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The Road to Inclusion

Patti O'Donnell, PIE 2 - Principal, St. Patrick Catholic School in Malvern, PA


The Program for Inclusive Education (PIE) is pleased to include educators (teachers, administrators, paraprofessionals, etc.) in the 18-credit hour program. Any educator who would like to learn about serving ALL students inclusively is welcome. Patti O'Donnell is a member of the PIE 2 cohort and the principal of St. Patrick Catholic School-a blue ribbon Catholic school in Malvern, Pennsylvania. She has a heart for inclusive education and has transformed her school. Patti serves as the guest author for PIE's February 2021 blog. Thank you, Patti, for your tireless efforts and good works as you welcome, serve, and celebrate ALL students at St. Pat's!

~Christie Bonfiglio, Ph.D.; Director of the Program for Inclusive Education

"The Road to Emmaus," an 1877 painting by Robert Zund. Public Domain.


"Were not our hearts burning within us?" (Luke 24:32)

The Gospel story of the Road to Emmaus is a familiar story — the first of three outlining Christ's resurrection appearances. Two men are traveling days after the crucifixion when a third man draws near. Together they walk and discuss the life of Jesus of Nazareth and contemplate how He may be alive, given the empty tomb. When they sit down for supper, the two men recognize the third as Jesus when He breaks and blesses the bread. Jesus vanishes shortly thereafter, and the others return to proclaim that the Lord has risen!    

In this familiar story, Jesus and the two disciples participate in a few important things together. First, they walk and accompany one another. Second, they dialogue. Third, they listen to each other. Finally, they share a meal. It is during this meal that their eyes are opened — their hearts are on fire — and they rush to tell the Apostles that they have seen the Lord.

My experience with the Program for Inclusive Education (PIE) in many ways reflects the experience of the two Emmaus disciples. 

pattiodonnellThe Walk and the Company

I was nervous to begin the journey with PIE. But once I began, I never looked back! Learning from educators around the country, who brought many different experiences and worked with many different student populations, was invaluable. This enabled me to bring vital, real-life lessons to my faculty when we met in our Student Support Team meetings. 

The Walk and the Company also included top-notch, dedicated, and passionate professors with years of teaching, research, and practical resources. Universal Design for Learning, Multi-Tiered Systems of Support, and many other specific programs to improve students' math and reading skills, too numerous to mention here, are now part of my administrator toolbox.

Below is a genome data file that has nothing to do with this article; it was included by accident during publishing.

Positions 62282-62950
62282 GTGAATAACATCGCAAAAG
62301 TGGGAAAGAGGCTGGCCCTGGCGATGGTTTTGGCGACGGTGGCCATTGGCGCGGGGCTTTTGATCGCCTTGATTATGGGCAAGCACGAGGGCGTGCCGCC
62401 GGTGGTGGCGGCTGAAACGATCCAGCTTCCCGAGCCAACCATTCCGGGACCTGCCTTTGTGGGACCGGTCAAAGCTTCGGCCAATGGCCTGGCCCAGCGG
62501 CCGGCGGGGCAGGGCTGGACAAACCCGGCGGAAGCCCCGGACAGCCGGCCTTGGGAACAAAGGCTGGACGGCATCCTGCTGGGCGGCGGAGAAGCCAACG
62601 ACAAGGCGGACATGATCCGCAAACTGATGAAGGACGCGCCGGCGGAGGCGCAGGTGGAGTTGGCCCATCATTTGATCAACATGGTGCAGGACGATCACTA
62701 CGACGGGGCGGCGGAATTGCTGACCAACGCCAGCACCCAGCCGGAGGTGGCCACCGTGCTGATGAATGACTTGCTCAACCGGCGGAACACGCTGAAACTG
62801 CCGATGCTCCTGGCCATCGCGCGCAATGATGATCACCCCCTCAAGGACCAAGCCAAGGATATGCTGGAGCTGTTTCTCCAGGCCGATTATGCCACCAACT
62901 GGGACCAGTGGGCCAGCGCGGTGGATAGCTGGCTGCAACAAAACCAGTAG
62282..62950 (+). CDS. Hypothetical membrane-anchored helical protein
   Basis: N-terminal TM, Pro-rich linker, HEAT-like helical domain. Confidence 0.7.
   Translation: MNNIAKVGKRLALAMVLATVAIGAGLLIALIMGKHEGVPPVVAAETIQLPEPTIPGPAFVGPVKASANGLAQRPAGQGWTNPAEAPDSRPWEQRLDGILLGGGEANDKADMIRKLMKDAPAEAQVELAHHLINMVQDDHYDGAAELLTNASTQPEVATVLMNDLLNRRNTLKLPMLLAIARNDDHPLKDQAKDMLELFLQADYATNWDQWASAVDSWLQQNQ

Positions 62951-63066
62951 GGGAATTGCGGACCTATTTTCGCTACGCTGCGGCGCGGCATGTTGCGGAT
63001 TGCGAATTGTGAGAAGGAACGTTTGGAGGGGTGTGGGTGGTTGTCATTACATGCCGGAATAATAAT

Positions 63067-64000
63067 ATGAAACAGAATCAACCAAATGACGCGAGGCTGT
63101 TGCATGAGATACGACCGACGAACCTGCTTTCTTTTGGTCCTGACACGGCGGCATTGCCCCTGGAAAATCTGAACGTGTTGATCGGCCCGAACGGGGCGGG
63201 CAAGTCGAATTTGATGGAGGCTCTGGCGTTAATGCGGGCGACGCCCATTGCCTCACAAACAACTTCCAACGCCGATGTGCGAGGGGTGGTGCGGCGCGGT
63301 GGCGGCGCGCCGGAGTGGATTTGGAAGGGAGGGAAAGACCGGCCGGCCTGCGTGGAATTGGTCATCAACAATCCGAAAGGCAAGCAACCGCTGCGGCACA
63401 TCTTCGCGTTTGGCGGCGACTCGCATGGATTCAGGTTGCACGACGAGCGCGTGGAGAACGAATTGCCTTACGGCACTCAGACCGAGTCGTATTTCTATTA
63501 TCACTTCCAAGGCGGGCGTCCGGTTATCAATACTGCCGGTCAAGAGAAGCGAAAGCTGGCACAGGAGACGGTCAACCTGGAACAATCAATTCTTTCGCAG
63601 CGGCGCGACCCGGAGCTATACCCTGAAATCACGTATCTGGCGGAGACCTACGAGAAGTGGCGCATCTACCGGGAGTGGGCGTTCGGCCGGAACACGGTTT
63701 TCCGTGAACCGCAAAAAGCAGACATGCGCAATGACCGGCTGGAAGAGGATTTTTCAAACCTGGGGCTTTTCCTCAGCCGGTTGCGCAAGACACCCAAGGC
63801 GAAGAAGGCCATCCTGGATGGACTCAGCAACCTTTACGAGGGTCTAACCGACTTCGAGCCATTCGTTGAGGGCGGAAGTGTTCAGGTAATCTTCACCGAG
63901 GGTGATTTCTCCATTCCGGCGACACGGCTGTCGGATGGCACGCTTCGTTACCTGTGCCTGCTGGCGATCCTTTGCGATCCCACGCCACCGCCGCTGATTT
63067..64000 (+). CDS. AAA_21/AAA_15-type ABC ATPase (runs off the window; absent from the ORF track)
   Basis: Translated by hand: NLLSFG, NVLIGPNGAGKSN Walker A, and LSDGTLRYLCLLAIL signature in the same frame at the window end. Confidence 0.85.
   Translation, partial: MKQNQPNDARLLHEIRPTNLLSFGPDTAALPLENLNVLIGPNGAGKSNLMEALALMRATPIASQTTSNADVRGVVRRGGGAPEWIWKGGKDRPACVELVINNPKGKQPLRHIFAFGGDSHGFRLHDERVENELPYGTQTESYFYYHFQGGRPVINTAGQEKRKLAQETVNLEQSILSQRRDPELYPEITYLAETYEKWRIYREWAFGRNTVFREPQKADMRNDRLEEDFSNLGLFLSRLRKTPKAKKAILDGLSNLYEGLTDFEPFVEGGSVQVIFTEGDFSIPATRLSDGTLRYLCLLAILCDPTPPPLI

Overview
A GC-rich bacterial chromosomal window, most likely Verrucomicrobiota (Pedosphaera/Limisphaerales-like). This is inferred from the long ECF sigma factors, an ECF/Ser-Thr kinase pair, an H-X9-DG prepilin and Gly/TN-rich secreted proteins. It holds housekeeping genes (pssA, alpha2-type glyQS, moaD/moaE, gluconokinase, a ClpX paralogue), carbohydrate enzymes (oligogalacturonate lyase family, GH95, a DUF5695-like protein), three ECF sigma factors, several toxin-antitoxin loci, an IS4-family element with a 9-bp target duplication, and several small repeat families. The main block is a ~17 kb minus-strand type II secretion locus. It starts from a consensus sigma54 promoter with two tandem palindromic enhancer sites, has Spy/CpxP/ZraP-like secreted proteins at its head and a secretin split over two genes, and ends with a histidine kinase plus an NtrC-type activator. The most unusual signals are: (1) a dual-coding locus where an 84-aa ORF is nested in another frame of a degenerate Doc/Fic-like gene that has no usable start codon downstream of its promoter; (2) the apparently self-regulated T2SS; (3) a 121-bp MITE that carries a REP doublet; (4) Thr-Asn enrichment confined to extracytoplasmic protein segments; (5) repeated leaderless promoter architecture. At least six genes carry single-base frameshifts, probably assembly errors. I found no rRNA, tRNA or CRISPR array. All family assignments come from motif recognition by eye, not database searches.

Given the hybrid experience (especially the early online portions), communication was key. Evidence-based practices were presented and discussed in our coursework and implemented in our classrooms. PIE participants were required to dialogue through professional learning communities and with a Peace of the PIE prayer partner. Professional communication was integral, yet community building was well-integrated and our cohort built relationships prior to the on campus experience because of our conversations.

Throughout the program, every professor encouraged us to call or email if we had any questions, needed help, advice, or guidance. Building these small communities of learning within the program allowed for real sharing and support — and some life-long friendships! 


After listening to this call from the Lord, I begged Him to help me listen to everything that was being shared and taught to me. There was so much to take in, and I was specifically focused on the research-based instructional strategies — a key component to a successful inclusive program. Vanderbilt University IRIS Center Peabody College was one great online resource introduced. It is my go-to website and resource for instructional videos and teaching materials. I would have never known about this goldmine without PIE!


In addition to sharing information, we also shared many meals together while on campus. This is how we continued building our community relationships. We had formal dinners and daily gatherings, snacks in between classes and special dessert nights, both as a community and in smaller groups. While on the Notre Dame campus, it seemed like we ate a lot! However, it was during these community times that we learned more about each other and shared personal stories about our families, worries, and laughter.


Eyes Opened and Hearts on Fire!

The Program for Inclusive Education has changed our school. It has helped me as a principal to begin to shift our culture with the parish, board, parents, teachers, and students. St. Patrick's Catholic School can confidently say that we are an inclusive Catholic school and are working to say yes to any family and student who wishes a Catholic education. 

I encourage all Catholic educators, and especially administrators or those in leadership roles, to strongly consider this program. Open the door and dream big. Overcome your fears and open yourself to the incredible knowledge and experience of the PIE team. Work hard, and celebrate and embrace the journey.

Join PIE and get ready to WELCOME-SERVE-CELEBRATE!

Applications for our next cohort of Inclusive Educators are open! 

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